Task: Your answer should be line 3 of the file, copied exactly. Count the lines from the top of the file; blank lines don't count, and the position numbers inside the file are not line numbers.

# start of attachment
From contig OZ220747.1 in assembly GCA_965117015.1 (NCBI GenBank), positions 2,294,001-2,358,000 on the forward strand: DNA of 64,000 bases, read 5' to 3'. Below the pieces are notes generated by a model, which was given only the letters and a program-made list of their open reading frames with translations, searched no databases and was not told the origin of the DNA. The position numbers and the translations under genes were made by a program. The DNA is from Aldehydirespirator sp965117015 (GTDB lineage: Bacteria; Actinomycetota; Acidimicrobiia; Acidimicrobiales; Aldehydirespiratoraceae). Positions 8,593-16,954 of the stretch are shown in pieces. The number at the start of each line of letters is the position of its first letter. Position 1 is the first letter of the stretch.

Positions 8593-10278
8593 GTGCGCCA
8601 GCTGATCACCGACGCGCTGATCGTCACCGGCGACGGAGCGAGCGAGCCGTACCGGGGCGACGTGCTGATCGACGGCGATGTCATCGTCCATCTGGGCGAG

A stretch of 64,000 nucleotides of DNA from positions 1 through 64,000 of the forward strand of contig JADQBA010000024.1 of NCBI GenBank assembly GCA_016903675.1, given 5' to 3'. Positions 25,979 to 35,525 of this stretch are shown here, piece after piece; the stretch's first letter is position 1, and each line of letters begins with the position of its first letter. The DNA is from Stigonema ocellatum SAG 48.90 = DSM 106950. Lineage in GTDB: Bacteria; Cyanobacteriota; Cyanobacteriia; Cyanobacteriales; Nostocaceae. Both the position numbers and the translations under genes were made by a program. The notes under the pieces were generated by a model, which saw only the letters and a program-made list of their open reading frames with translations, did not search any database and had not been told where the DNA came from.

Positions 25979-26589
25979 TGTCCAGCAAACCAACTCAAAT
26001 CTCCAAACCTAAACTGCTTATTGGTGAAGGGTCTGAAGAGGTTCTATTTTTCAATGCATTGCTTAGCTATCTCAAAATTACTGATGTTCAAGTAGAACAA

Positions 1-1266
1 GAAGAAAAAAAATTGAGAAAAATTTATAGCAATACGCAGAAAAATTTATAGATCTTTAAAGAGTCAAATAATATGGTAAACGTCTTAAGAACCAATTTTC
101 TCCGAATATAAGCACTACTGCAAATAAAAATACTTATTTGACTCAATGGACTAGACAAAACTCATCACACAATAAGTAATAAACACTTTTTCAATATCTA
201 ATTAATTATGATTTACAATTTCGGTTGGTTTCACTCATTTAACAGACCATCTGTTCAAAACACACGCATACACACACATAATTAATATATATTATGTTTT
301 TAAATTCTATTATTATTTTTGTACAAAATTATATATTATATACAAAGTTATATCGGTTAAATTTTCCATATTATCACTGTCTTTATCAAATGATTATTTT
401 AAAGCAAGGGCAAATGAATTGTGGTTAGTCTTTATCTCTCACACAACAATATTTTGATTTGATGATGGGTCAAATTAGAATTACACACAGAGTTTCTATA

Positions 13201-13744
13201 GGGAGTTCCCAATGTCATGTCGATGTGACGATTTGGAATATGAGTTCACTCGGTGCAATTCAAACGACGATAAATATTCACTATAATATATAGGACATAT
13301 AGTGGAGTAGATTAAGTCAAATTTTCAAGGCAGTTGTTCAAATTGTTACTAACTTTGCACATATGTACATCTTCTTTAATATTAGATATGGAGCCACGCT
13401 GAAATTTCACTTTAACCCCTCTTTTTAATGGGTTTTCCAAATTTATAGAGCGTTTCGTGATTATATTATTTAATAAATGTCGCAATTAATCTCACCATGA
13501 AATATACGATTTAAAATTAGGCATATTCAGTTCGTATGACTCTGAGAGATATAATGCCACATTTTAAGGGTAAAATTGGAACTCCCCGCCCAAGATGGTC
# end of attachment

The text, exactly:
8593 GTGCGCCA